It was hard to tell who had more fun Saturday at the University of Miami’s annual installment of football media day — the players or reporters.
After saying freshmen wouldn’t be available for interviews until they played in a game, UM coach Al Golden gave the thumbs up for a one-day reprieve on that rule.
So, off rushed reporters to interview every freshman they could find, as the upper classmen ate pizza, clowned around, videotaped each other and, in general, thoroughly enjoyed themselves.
Theme of the day: local youngsters who grew up adoring the old-school Canes in the early 2000s and now dream of leading a resurgence.
“Coming in we knew the expectations,” said nationally heralded running back Duke Johnson, a Miami Norland alum who also returns punts and kickoffs. “That’s why we all decided to come here and join the other guys, so we could reach that goal.”
Johnson, the subject of effusive praise by coaches and teammates this camp, said he was taught by his mother, Cassandra Mitchell, to be humble.
“But somebody said you were flexing in the mirror,” a reporter offered lightheartedly.
Johnson laughed. “Coach [Andreu] Swasey is doing a great job at strength and conditioning,” he said. “I feel myself getting bigger, and from time to time I like to look in the mirror, see how I look.”
Offensive line coach Art Kehoe insisted he didn’t want to talk about Johnson’s talents.
“I want to hold back on saying how good he looks,” Kehoe said. “But I swear to God he looks good, man, you know? Oh my God, he looks good.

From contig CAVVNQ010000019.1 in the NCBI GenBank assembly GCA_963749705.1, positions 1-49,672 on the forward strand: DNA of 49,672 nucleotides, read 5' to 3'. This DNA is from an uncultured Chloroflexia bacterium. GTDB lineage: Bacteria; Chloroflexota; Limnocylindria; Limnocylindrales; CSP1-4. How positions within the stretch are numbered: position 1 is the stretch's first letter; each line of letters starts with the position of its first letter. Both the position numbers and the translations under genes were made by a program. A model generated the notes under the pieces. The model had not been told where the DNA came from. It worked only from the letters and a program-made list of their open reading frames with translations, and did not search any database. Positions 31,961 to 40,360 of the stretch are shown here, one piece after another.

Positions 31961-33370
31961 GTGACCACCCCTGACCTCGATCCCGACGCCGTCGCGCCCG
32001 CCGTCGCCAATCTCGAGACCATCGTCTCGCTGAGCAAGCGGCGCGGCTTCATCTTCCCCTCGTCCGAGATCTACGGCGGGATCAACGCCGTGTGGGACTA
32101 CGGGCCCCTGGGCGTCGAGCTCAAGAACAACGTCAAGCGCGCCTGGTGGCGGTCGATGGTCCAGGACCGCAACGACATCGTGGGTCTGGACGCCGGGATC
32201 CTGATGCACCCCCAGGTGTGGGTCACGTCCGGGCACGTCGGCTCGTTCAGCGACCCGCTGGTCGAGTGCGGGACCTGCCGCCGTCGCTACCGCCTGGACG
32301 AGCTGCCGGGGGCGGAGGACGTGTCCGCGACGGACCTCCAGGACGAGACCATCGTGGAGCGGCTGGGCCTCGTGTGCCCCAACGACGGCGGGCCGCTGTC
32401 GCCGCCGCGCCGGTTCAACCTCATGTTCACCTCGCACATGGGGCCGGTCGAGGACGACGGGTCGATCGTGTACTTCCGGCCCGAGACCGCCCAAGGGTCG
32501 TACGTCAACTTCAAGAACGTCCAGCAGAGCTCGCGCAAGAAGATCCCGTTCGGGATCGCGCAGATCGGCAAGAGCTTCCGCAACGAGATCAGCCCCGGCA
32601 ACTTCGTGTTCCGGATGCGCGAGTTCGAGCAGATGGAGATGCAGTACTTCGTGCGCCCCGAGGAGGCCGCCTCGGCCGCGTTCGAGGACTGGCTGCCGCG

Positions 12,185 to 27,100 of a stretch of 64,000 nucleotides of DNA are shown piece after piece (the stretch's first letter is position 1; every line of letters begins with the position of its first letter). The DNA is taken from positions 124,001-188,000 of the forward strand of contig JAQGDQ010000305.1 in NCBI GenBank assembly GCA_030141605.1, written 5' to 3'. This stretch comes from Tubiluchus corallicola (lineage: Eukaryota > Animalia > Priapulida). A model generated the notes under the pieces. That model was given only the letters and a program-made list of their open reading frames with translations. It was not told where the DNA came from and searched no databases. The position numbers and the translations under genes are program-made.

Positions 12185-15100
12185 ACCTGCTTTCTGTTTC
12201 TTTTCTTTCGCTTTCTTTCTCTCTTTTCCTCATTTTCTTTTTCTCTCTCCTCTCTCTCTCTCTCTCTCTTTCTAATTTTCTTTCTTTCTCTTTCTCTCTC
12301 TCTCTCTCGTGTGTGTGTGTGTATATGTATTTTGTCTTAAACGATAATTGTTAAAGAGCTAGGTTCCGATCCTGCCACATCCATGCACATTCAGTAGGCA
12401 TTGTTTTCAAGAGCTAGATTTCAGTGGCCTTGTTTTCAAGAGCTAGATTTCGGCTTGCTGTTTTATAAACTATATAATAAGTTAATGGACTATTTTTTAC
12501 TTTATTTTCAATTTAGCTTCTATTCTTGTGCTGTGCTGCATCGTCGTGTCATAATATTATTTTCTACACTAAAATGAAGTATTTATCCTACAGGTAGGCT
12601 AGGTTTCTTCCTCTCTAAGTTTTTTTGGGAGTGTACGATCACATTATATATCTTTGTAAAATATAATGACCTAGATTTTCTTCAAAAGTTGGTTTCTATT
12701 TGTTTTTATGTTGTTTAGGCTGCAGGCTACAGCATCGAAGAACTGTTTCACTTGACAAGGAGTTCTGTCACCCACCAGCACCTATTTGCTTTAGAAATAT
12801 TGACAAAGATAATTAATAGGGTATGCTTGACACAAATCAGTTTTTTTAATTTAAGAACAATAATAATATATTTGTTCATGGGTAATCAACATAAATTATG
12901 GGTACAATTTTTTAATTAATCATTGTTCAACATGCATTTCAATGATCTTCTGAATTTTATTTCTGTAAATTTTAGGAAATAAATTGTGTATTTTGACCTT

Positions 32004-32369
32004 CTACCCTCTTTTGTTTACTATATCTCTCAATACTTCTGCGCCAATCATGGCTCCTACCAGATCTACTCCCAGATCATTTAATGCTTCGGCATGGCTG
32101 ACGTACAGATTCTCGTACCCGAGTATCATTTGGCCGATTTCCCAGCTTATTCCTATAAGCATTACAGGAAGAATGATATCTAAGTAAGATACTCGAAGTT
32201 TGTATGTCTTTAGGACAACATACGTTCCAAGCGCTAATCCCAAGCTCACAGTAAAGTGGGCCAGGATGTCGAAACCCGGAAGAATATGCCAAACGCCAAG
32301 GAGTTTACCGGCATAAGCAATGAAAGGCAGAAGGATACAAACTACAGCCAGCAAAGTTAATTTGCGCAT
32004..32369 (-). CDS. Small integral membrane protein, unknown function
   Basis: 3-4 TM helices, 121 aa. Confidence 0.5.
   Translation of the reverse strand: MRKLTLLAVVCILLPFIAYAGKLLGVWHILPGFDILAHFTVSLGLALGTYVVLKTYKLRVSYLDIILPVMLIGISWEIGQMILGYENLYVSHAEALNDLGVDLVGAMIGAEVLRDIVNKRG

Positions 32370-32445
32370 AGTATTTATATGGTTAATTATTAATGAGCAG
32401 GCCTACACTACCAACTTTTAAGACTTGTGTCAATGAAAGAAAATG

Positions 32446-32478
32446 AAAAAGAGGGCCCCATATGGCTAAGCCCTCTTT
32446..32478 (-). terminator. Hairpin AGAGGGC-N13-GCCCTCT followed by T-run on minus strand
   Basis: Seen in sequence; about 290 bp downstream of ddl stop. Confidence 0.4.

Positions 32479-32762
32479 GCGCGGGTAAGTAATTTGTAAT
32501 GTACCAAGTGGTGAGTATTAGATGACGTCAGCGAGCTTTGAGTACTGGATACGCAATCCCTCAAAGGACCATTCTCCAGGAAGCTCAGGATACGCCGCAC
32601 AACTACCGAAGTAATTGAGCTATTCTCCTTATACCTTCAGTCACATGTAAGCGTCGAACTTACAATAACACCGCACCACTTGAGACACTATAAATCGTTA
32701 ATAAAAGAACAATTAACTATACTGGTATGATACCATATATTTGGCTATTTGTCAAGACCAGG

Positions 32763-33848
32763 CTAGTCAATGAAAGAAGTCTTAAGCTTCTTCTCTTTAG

“He’s so nifty and he has so much vision, and he’s such a little dude. I kept looking at him and going, ‘What’s the big deal about him?’ Then [I] go out and watch him. Doesn’t matter if it’s open space. He likes the closed spaces, too.”
The freshmen receivers were especially popular Saturday. Jontavious Carter, 6-2 and 203 pounds, had an on-field skirmish with five-star cornerback Tracy Howard as Howard covered Carter on a pass by Stephen Morris. Some choice words flew back and forth.
“We got a little competitive because [receivers] coach [George McDonald] tells us if the cornerbacks hold us we can hit them in the gut because they’re not going to get any better from holding us,” Carter explained. “He held me on my route, so I just hit him in the gut, and we got in a little scuffle. But everything’s still love — nothing serious.
“We were just caught in the moment.”
Howard, a Miramar High graduate considered the nation’s No. 1 freshman cornerback, is the only newcomer on defense who has earned the coveted black jersey that goes to starters.
“I set high expectations for myself,” Howard said. “It wasn’t too much of a surprise to me. … The playbook, that’s the main thing — and compete to the best of my ability.”
Howard was asked what surprised him the most since arriving. “We have guys … who aren’t really selfish,” he said. “A lot of people tried to tell me coming to college people were going to be selfish and just worry about [themselves].
“But it’s more of a team aspect at UM. Everybody is willing to help each other.”